A low-GI diet is associated with a short-term improvement of glycaemic control in Asian patients with type 2 diabetes

B. N M Yusof, Ruzita Abd. Talib, Nor Azmi Kamaruddin, Norimah A. Karim, K. Chinna, H. Gilbertson

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Abstract

Aims: The aim of this study is to compare the efficacy of low glycaemic index (GI) vs. conventional carbohydrate exchange (CCE) dietary advice on glycaemic control and metabolic parameters in patients with type 2 diabetes. Methods: A total of 104 patients with type 2 diabetes were randomly assigned to either a low GI (GI) or CCE dietary advice over a 12-week period. The primary end-point was glycaemic control as assessed by glycated haemoglobin A1c (HbA1c), fructosamine level and plasma glucose. The secondary end-points were anthropometric measurements and metabolic parameters that include blood pressure, lipid profile and insulin levels. The oral antidiabetic medications remained unchanged throughout the duration of the study. Results: A low-GI diet was associated with significant changes in the fructosamine level (ΔGI = -0.20 ± 0.03; ΔCCE = -0.08 ± 0.03 mmol/l, p < 0.01) and waist circumference (ΔGI group = -1.88 ± 0.30cm; ΔCCE group: -0.36 ± 0.4cm, p < 0.05) at week 4. At week 12, the changes in fasting glucose (ΔGI = -0.03 ± 0.3; ΔCCE = 0.7 ± 0.3mmol/l; p < 0.05) and waist circumference (ΔGI = -2.35 ± 0.47cm; ΔCCE group = -0.66 ± 0.46cm; p < 0.05) in the GI group was significantly lower than the CCE group. With the low-GI diet, the changes in postprandial glycaemia at time 0, 60, 150 and 180 min after consuming the standard test meal was lower than with the CCE diet (p < 0.05). No significant differences were found between the groups for the remaining parameters that were measured. Conclusions: Use of a low-GI diet resulted in significant changes of serum fructosamine level, plasma glucose and waist circumference in Asian patients with type 2 diabetes over a 12-week period compared with those following a CCE diet. The effect on HbA 1c and other metabolic parameters was not significantly different between the two study groups but the improvement within the GI group was more pronounced and of clinical benefit.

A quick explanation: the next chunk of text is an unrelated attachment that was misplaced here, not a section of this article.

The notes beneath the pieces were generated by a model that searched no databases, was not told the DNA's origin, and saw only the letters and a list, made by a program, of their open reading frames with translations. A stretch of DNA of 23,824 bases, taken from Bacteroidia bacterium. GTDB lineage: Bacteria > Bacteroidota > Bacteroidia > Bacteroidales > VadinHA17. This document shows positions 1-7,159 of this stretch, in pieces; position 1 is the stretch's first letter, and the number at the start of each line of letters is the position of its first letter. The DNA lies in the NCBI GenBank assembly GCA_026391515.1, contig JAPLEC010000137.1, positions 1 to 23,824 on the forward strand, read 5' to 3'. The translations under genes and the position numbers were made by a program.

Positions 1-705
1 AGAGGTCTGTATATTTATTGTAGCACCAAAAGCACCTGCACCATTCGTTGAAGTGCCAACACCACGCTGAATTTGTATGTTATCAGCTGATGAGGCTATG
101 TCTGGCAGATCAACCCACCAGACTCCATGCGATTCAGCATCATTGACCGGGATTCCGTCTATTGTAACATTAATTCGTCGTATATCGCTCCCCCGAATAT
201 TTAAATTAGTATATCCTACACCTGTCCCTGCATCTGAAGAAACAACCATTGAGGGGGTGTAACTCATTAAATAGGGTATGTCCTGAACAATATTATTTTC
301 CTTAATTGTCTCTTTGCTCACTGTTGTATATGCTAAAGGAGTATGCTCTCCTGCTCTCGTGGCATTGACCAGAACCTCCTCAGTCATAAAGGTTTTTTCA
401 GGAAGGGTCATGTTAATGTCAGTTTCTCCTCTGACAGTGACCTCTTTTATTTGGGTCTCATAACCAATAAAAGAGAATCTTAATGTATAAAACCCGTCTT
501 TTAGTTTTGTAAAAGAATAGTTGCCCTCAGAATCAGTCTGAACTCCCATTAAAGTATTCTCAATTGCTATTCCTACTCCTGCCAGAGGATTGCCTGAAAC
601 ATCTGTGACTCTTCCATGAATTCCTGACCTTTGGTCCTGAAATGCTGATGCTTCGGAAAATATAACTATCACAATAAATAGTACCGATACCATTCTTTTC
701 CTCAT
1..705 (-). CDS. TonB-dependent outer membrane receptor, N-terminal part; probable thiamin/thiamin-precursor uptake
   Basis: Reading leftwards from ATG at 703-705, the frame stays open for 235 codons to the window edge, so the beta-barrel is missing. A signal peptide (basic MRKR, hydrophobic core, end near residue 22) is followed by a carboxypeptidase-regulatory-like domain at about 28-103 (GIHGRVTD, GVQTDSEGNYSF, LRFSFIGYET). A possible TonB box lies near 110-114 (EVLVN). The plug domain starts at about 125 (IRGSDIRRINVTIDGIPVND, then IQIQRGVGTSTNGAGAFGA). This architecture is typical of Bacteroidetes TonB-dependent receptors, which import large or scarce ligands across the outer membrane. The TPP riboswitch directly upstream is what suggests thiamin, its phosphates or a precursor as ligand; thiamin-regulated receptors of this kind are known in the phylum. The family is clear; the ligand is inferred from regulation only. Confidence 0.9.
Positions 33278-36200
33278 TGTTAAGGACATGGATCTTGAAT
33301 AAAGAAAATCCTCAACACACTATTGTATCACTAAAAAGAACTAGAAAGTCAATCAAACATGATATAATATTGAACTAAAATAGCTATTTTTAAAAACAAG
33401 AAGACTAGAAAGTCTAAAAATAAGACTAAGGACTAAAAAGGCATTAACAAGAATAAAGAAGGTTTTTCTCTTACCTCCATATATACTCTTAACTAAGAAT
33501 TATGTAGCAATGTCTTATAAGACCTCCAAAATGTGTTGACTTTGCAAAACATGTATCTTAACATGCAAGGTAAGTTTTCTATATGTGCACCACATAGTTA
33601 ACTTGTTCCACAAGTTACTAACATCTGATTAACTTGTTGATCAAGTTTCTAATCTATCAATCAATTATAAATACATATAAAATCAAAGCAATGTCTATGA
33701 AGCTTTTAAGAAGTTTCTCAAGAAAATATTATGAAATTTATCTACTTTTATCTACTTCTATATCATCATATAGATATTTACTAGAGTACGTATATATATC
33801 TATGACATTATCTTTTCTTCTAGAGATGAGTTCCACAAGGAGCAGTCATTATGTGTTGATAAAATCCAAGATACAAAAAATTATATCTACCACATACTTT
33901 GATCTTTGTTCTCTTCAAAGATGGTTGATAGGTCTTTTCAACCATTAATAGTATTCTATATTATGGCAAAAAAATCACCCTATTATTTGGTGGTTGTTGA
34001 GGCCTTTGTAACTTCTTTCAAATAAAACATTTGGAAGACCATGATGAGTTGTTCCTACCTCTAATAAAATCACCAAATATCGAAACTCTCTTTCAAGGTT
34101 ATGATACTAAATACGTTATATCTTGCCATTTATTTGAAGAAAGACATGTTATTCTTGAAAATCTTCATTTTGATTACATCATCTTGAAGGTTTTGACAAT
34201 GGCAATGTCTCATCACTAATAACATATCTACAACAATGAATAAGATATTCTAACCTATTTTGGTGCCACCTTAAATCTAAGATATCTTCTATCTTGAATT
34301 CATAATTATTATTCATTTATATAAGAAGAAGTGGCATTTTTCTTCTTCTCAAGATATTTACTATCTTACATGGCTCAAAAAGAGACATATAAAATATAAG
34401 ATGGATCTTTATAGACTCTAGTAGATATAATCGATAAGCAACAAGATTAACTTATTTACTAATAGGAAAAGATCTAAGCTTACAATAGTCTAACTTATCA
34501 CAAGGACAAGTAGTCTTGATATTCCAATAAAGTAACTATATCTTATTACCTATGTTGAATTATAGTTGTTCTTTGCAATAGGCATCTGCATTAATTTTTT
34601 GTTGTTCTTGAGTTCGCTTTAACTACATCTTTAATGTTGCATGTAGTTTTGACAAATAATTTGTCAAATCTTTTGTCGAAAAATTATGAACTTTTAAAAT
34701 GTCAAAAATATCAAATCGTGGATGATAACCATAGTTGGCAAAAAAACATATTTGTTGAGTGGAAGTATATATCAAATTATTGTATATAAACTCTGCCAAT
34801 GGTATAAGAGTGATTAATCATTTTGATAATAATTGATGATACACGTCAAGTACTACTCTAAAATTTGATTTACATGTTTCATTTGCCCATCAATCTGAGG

Original languageEnglish
Pages (from-to)387-396
Number of pages10
JournalDiabetes, Obesity and Metabolism
Volume11
Issue number4
DOIs
Publication statusPublished - 2009

Fingerprint

Glycemic Index
Type 2 Diabetes Mellitus
Diet
Carbohydrates
Fructosamine
Waist Circumference
Dietary Carbohydrates
Glucose
Glycosylated Hemoglobin A
Hypoglycemic Agents
Meals
Fasting

Keywords

  • Carbohydrate exchanges
  • Dietary advice
  • Glycaemic index
  • Type 2 diabetes

ASJC Scopus subject areas

  • Internal Medicine
  • Endocrinology
  • Endocrinology, Diabetes and Metabolism

Cite this

@article{749c01f2f06c49229d6ec06d7508e313,
title = "A low-GI diet is associated with a short-term improvement of glycaemic control in Asian patients with type 2 diabetes",